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Hero MotoCorp: Will it go the Microsoft way or the Zee Way?

By AltG Research On Behalf Of Poornima Vardhan & Taponeel Mukherjee

Photo of Hero Motorcycle by AltG

A news article published by The Morning Context on how Honda is racing ahead of Hero MotoCorp in the two-wheeler space in India brings the focus back to Hero MotoCorp and its underperforming share price.


This news does not come as a surprise to anyone in the industry as the signs have all been there: Hero has been the most underperforming stock in the Indian Auto Industry by a huge margin - NIFTY Auto INDEX and The SENSEX have performed 7x, offering an 82% return- Hero has underperformed the SENSEX By 71% in the last 5 years!


So why has Hero underperformed the SENSEX by a whopping 71%, and What's the solution?

Simply, While Hero is an able operator, it's a Bad Capital Allocator.


Hero has not been able to adapt to the changing times and has completely missed the tectonic shift in the demands of the 700 million aspirational young Indian consumers and tectonic shifts in technology.


Basically, Hero faces two fundamental challenges. Firstly, it still views itself as a two-wheeler business in a world where Software Is Eating Mobility. Software is becoming an increasingly larger component of the value pool with much higher margins, while Hero stands as a hardware maker stuck in the 20th Century. A mobility software company such as KPIT Tech has outperformed the SENSEX by over 1000% in the last 5 years, while Hero has underperformed by 71%. Software is Eating Mobility, and Hero needs to wake up.


Secondly, Hero is a poor capital allocator. In a world where mobility profit pools are transforming, Hero should invest in growth and not pay dividends. Basically, stop paying dividends and allocate the money into high growth sectors with cash flow visibility.


That said, Poor Capital Allocation isn’t a problem just limited to Hero. Indian corporations need to significantly focus on being exceptional Capital Allocators as opposed to pure Operators. There is at least $1 Trillion of market capitalisation to be created in India via capital allocation.


Essentially, if Hero had taken its dividends from the last 6 years and invested it at a 20%, 25% and 30% ROIC, that would have yielded an additional market capitalisation of 8, 12 and 16 Billion Dollars.


Is it too late for Hero to make a comeback?

The answer is no; however, this is a line-in-the-sand moment- A Last Chance. Similar to Microsoft's comeback from a $250 Billion market cap in 2012 to $ 2.77 Trillion, 11X market cap today. There is hope for Hero, but it must act quickly.


Hero needs a hero - someone who can combine the factories of Hero with Industrial Automation and AI and use the cash flows to invest in future growth. Hero needs to stop thinking of itself as a Motorcycle Manufacturer and become a Mobility Solutions Platform to transform a 71% underperformance versus the SENSEX into a massive outperformance.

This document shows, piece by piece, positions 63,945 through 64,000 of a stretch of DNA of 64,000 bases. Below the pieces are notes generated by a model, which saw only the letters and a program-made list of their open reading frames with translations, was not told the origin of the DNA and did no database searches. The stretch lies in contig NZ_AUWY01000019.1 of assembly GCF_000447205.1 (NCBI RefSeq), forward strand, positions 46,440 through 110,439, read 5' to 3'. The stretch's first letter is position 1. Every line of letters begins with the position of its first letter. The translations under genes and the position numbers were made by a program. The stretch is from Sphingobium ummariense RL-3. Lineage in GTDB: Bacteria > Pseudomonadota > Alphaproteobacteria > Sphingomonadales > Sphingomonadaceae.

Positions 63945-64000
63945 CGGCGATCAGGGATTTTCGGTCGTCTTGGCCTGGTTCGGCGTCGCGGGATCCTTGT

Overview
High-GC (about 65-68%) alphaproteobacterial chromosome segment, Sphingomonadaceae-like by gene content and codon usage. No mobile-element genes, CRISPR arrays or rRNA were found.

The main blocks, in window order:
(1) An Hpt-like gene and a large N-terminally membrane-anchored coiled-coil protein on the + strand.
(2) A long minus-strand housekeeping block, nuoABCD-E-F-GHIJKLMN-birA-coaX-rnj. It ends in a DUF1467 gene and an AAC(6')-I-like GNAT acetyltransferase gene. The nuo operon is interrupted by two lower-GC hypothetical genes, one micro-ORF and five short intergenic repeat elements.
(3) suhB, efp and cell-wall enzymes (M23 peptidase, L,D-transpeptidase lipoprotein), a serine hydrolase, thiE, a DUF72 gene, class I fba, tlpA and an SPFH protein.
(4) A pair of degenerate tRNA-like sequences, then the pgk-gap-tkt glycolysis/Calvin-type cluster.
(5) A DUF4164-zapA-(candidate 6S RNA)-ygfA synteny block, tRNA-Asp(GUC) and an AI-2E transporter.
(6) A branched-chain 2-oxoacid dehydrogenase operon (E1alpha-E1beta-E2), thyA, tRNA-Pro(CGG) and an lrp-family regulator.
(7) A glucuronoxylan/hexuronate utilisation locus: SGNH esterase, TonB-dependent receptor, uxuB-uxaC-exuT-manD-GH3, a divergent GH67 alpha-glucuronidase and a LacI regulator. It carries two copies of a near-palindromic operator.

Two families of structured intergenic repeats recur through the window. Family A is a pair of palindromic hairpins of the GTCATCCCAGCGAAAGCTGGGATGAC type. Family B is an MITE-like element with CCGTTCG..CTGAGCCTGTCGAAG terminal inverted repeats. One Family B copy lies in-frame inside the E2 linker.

Capital Allocation Matters A Lot More Than People Realise!

Hero Fincorp and Bajaj Finance started in the late 80s and early 90s to facilitate two-wheeler loans for the two mobility behemoths. That's where the similarity ends! Bajaj Finance was built into a behemoth with a $52 Billion market capitalisation, while a Hero Fincorp listing is in the news at about a $2 Billion valuation. That 26X difference in market capitalisation boils down to Capital Allocation and building the business in a high-growth segment. Indeed, such capital allocation ensures you outperform the SENSEX by 1000% versus a 71% underperformance.


Hero Needs A Hero and Now!

As experts in Economic History, we at AltG have seen this pattern emerge again and again in old school companies - From Microsoft's re-emergence to the fall of Sears in the US to closer home with Reliance's moving from oil to data to drive growth to the downfall of Zee.


Getting into adjacent businesses is essential for the survival and growth of all companies. Samsung started as a trading business in noodles and fish, and Nintendo was in the business of trading cards. Indeed, both companies are glad they diversified, or else they would have underperformed their benchmarks by a lot more than 71%!


Hero's fundamental challenge is also its greatest opportunity. Launching premium bikes, taking a jab at the scooter market and trying to expand beyond the Hero Splendor model are all short-term solutions that won't matter. The only thing that will matter is whether Hero's promoter group, board and investor base realise that Capital Allocation is the solution to Hero's problem of underperforming the SENSEX by 71%.


Today, Hero faces a crucial choice: To change with the times like Microsoft or to keep the status quo and go the Zee way. You either adapt, or you die in Business!


Disclaimer: In the article "Hero MotoCorp: Will it go the Microsoft way or the Zee Way?" above - Any views, comments or communication (above or in the past) should not be construed to be investment advice by Alternative Growth (hereafter referred to as “AltG”) in any form whatsoever. AltG does not make an offer to sell or solicit to buy any securities.

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